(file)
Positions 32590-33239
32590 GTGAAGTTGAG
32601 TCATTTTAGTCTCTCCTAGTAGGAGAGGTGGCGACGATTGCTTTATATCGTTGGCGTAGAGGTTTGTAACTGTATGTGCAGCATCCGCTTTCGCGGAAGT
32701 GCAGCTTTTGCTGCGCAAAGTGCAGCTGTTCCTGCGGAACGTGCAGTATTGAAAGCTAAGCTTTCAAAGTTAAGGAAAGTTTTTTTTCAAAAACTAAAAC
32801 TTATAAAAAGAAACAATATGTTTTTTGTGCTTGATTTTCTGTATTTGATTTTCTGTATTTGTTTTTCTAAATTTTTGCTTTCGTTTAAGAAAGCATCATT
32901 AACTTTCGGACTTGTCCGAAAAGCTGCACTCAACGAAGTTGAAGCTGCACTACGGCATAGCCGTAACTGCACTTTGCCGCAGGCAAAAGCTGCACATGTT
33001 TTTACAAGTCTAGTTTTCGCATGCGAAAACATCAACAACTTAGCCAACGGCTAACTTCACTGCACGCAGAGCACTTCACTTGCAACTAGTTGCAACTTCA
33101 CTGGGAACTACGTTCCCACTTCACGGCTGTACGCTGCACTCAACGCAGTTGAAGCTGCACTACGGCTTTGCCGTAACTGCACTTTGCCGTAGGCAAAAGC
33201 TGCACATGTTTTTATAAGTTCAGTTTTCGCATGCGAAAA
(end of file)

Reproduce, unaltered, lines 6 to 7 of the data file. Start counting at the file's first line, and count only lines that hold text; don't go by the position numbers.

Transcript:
32901 AACTTTCGGACTTGTCCGAAAAGCTGCACTCAACGAAGTTGAAGCTGCACTACGGCATAGCCGTAACTGCACTTTGCCGCAGGCAAAAGCTGCACATGTT
33001 TTTACAAGTCTAGTTTTCGCATGCGAAAACATCAACAACTTAGCCAACGGCTAACTTCACTGCACGCAGAGCACTTCACTTGCAACTAGTTGCAACTTCA